The platform has already had to remove all its Star Wars, Pixar and Marvel titles, for which it had hitherto held partial broadcasting rights but which ultimately belong to Disney. In addition, as of January 2020 the TV series Friends has once again become the exclusive property of WarnerMedia, which is preparing to launch its HBO Max service.
While Disney+ is banking on its impressive catalogue of films and series, available from next November for less than $7/month in the US, Apple TV+, whose content is more limited, is capitalising on a more aggressive marketing campaign, with a subscription fee of less than $5 per month - less than half of what users pay for Netflix in the same country.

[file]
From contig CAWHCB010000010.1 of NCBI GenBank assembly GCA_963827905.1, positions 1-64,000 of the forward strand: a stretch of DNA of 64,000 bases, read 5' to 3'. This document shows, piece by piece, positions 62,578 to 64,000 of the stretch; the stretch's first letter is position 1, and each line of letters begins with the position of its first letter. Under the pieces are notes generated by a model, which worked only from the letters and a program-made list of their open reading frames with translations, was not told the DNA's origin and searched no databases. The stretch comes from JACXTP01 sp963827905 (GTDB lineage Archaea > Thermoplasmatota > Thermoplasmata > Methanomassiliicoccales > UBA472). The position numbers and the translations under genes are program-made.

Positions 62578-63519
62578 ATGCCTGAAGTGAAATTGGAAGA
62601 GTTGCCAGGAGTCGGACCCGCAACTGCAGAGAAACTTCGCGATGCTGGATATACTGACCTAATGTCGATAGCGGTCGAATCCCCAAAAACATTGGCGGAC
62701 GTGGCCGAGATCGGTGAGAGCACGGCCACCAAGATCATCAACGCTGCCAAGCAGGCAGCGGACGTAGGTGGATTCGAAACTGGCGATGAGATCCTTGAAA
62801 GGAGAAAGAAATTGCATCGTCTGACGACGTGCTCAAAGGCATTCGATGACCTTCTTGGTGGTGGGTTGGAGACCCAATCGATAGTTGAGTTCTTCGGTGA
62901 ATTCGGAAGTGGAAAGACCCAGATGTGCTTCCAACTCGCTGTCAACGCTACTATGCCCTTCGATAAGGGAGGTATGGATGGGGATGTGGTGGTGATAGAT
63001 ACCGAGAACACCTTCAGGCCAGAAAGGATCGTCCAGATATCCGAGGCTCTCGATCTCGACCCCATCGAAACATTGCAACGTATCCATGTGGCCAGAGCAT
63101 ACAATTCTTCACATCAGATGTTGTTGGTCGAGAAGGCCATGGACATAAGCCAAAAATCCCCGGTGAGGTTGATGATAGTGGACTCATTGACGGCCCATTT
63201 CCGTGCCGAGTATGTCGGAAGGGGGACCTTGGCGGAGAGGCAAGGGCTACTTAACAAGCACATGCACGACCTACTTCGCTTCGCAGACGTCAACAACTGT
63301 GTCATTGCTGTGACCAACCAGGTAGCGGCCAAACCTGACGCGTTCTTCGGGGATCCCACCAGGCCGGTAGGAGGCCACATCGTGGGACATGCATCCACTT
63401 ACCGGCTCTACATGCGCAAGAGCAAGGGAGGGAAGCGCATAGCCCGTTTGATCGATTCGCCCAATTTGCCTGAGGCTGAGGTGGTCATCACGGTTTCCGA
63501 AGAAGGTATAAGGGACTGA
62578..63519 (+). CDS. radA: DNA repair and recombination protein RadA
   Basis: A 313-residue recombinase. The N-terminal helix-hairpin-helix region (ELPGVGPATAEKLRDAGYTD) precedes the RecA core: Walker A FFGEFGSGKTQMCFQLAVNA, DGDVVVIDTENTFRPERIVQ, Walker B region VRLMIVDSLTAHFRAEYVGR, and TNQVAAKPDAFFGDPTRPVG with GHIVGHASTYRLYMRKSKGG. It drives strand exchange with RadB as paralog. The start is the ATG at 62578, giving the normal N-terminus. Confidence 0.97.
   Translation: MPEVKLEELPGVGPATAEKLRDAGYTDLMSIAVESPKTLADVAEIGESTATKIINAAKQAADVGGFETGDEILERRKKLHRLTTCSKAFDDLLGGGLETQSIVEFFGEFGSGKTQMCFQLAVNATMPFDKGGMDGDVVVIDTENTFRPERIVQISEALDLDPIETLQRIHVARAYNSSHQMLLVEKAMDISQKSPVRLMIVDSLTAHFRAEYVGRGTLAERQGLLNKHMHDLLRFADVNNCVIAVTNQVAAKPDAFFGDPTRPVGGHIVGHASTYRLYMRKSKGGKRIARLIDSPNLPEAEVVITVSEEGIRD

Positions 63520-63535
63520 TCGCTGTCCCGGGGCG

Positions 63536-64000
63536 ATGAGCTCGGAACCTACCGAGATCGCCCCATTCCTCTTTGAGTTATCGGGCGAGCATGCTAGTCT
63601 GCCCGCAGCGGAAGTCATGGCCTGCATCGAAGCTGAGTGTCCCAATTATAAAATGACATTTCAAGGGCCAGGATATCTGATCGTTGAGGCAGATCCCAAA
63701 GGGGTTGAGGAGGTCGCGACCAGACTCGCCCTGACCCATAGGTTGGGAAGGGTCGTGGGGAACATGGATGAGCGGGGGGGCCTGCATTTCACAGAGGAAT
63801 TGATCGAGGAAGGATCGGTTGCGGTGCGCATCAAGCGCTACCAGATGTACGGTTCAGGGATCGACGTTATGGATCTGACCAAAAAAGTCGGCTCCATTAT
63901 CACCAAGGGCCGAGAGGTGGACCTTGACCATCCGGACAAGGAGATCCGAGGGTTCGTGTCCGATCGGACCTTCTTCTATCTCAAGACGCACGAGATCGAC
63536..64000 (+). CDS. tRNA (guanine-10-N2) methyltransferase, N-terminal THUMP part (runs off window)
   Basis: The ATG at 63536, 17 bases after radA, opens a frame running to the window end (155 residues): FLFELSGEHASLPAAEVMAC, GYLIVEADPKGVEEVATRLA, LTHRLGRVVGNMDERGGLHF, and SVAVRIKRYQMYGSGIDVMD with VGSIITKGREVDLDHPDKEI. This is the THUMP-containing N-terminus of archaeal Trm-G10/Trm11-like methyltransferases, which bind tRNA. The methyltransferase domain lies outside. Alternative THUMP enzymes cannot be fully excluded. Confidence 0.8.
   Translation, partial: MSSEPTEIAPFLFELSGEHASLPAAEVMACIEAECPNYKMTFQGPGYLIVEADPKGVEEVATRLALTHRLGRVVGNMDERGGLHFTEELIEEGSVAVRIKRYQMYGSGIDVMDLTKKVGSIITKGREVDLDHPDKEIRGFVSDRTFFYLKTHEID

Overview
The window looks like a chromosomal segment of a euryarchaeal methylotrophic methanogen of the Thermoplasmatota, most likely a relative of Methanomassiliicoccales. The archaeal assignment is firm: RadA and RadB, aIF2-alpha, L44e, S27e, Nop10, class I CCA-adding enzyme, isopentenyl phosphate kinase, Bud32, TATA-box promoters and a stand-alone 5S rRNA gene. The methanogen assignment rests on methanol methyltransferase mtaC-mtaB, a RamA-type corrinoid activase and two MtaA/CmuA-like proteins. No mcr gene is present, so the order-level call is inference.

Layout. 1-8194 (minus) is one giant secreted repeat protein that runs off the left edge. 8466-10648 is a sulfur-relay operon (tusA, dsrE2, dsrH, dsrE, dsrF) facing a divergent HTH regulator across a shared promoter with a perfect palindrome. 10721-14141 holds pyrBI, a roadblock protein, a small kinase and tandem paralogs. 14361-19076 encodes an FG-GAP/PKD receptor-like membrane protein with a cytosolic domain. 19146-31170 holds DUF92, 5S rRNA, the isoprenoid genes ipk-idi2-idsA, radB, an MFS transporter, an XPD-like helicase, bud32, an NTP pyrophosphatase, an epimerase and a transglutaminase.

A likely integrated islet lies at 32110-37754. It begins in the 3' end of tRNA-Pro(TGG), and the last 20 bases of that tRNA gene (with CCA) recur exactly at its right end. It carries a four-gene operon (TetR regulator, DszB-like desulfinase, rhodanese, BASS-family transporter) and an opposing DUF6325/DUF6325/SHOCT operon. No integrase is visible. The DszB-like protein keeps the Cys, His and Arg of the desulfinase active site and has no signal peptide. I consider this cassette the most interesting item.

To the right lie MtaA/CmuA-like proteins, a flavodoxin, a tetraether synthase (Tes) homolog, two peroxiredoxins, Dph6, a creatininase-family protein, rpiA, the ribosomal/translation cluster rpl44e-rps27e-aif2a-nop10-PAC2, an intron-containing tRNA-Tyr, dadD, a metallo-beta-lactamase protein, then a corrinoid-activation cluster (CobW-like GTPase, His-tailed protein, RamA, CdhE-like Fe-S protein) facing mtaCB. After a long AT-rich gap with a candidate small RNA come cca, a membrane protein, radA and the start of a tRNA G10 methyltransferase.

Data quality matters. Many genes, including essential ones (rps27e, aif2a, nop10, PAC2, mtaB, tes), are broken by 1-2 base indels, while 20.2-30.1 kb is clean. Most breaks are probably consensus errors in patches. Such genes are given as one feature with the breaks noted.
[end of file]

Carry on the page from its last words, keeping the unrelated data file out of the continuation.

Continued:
While some streaming platforms are declaring all-out war on Netflix, other market players have opted to side with the US giant, which is notably the case for French audio-visual group Canal+. Since 15 October last year, Canal+ has been offering its customers a new bundle that includes access to the Netflix platform. This major event in the audio-visual sector shows the desire of traditional media platforms, which are seeing their viewer numbers decline, to move towards on-demand video and streaming services, which are soaring all over the world. The leader in online video streaming added over 6.7 million paying subscribers in the third quarter of 2019 alone, and took in over $5 billion in revenues over the same period (all countries combined). Speaking of the historic partnership, Maxime Saada, Chairman and CEO of Canal+, declared that it would be the “broadest offering of movies and TV series on the market.”